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AT&T may have had iPhone exclusive extended for iPad deal

updated 03:05 pm EDT, Thu May 6, 2010

ATT possibly buying time through cheap iPad plans

AT&T may have used the launch of the iPad to buy a last-minute extension of its iPhone exclusivity deal, BroadPoint AmTech analyst Brian Marshall claimed late Wednesday. He believed that AT&T cut its deal for $30 unlimited, contract-free iPad data in exchange for extending its sole rights to the iPhone in the US until 2011. The evidence was the purported rejection of a Verizon iPad deal that Marshall's sources had said was virtually certain.

Marshall didn't cite any direct evidence of a delay in a Computerworld interview.

AT&T is widely thought eager to draw out its exclusivity as long as possible and may have allowed the heavily subsidized iPhone 3G in 2008 in return for an extension until 2010. It had been struggling to compete with Verizon up until the iPhone deal and since then has regularly posted record quarters where many, if not most, of its net subscriber additions were iPhone buyers.

Verizon is currently larger and growing but has counted mostly on its Alltel buyout for its numerical advantage. It has repeatedly tried to offer "halo" phones as a lure, but until Android phones like the Motorola Droid and HTC Droid Incredible hasn't had much success. These phones have sold well relative to Verizon's lineup but have usually sold at considerably slower rates than the iPhone.

The currently second-place AT&T may be aware of the potential for a sudden halt to its growth should the iPhone be available at another major US network. A recent study by ChangeWave has pointed out that as much as 19 percent of existing Verizon customers would buy an iPhone and that the possible defection rate at AT&T is lower than at most other carriers because of the iPhone, at 8 percent. When the exclusivity ends, analysts have speculated that AT&T may see a large-scale defection to whichever other carrier has the Apple handset, primarily in areas with oversaturated AT&T networks like New York City and San Francisco.

Marshall now estimates that a Verizon launch at the start of 2011 could see it sell as many as 11 million iPhones by itself, or enough to compete with results like those seen by AT&T in the past year.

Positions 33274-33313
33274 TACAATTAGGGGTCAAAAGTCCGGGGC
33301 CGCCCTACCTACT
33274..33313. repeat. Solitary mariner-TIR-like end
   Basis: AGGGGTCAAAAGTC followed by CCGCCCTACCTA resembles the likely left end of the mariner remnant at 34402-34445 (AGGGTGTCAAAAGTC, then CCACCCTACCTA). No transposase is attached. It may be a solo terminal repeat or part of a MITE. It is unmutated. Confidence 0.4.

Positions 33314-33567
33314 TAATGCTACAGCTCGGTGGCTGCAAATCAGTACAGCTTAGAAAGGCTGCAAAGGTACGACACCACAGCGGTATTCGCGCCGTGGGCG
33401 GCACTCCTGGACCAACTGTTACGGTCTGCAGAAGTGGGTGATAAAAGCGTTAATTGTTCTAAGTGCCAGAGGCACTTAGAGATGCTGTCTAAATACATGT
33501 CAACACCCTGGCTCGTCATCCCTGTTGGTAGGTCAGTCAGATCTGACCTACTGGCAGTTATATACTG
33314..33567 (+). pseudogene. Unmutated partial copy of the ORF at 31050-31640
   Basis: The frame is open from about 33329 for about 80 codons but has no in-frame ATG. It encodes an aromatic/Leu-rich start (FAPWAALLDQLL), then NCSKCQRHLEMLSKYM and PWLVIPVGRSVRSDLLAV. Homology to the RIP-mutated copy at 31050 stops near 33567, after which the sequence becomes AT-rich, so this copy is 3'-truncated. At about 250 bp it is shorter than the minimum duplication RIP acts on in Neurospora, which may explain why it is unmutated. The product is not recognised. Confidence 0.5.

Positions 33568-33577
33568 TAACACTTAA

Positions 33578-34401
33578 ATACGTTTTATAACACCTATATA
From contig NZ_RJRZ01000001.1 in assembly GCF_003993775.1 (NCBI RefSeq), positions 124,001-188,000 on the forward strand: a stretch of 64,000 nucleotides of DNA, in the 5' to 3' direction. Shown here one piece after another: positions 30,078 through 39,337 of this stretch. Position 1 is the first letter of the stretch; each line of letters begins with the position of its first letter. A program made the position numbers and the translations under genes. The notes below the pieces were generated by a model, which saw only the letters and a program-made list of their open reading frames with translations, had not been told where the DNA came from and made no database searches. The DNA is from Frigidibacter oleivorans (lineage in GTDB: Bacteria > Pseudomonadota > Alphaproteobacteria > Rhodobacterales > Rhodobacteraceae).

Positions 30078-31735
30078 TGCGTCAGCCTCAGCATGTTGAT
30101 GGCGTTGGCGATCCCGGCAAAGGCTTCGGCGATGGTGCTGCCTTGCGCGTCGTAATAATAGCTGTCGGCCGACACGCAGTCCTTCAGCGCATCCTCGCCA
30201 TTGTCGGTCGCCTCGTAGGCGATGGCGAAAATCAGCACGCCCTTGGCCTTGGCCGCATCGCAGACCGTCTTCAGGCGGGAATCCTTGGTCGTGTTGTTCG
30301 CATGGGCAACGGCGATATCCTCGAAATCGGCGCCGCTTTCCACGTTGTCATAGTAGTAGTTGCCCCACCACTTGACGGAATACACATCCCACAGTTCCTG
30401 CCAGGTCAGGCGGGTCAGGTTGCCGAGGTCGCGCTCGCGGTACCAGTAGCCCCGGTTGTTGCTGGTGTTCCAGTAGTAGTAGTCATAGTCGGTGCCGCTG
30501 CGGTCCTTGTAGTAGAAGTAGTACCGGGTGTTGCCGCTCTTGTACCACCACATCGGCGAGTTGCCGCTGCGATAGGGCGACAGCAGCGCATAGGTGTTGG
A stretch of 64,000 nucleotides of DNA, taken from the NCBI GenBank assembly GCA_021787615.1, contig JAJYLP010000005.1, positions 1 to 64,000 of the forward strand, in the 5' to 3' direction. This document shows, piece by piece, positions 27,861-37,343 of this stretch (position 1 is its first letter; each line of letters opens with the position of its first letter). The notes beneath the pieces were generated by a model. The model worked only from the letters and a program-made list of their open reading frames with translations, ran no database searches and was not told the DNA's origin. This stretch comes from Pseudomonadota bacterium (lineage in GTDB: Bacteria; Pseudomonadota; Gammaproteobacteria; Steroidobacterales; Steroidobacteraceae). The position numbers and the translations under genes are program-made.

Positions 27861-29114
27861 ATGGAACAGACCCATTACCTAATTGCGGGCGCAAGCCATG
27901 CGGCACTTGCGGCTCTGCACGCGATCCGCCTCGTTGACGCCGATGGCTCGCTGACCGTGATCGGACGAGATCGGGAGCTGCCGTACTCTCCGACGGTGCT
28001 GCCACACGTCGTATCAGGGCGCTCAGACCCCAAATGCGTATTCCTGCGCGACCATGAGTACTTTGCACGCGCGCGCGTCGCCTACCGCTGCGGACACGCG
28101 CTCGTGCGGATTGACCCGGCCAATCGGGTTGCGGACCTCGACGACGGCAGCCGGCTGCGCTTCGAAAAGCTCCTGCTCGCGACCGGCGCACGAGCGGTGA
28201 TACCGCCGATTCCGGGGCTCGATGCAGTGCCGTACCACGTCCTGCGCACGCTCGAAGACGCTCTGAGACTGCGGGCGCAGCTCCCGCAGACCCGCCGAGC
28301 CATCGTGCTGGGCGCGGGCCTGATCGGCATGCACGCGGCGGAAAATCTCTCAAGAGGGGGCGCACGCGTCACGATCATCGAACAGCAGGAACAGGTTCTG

By Electronista Staff
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Comments

  1. lkrupp

    Junior Member

    Joined: May 2001

    +6

    Ho boy...

    The news just gets worse and more worse for at&t haters/Verizon fanboys.

  1. ebeyer

    Fresh-Faced Recruit

    Joined: Jun 2004

    +5

    Duh

    Of course it had its exclusivity deal extended in exchange for its iPad plan. In terms of price, no other wireless carrier comes close on unlimited 3G data. AT&T was willing to go "cheap", at least as the market goes rather than risk having to compete with another carrier entirely. To actually have to _compete_ for our business? How absurd!

    EB

  1. iphonerulez

    Fresh-Faced Recruit

    Joined: Nov 2008

    +1

    I hate to take the greedy stance

    since the iPhone has been making money for Apple all these past few years, but I wonder how much more money could Apple have made if it had been on both Verizon and AT&T. I'm sure Apple knows best how to run its business so it might have been too much for Apple to handle with two or three times as many iPhones in production. At least the whole iPhone ecosystem has had the time to mature and Apple has been able to learn and keep things tight. Second-guessing the AT&T and Apple union doesn't mean much at this point in time since both seem to be doing fairly well. If AT&T were struggling that badly they would have released Apple some time back. 2011 will see another iDevice numbers explosion when Apple branches out to another U.S. carrier. Android will be severely tested as far as loyalty goes.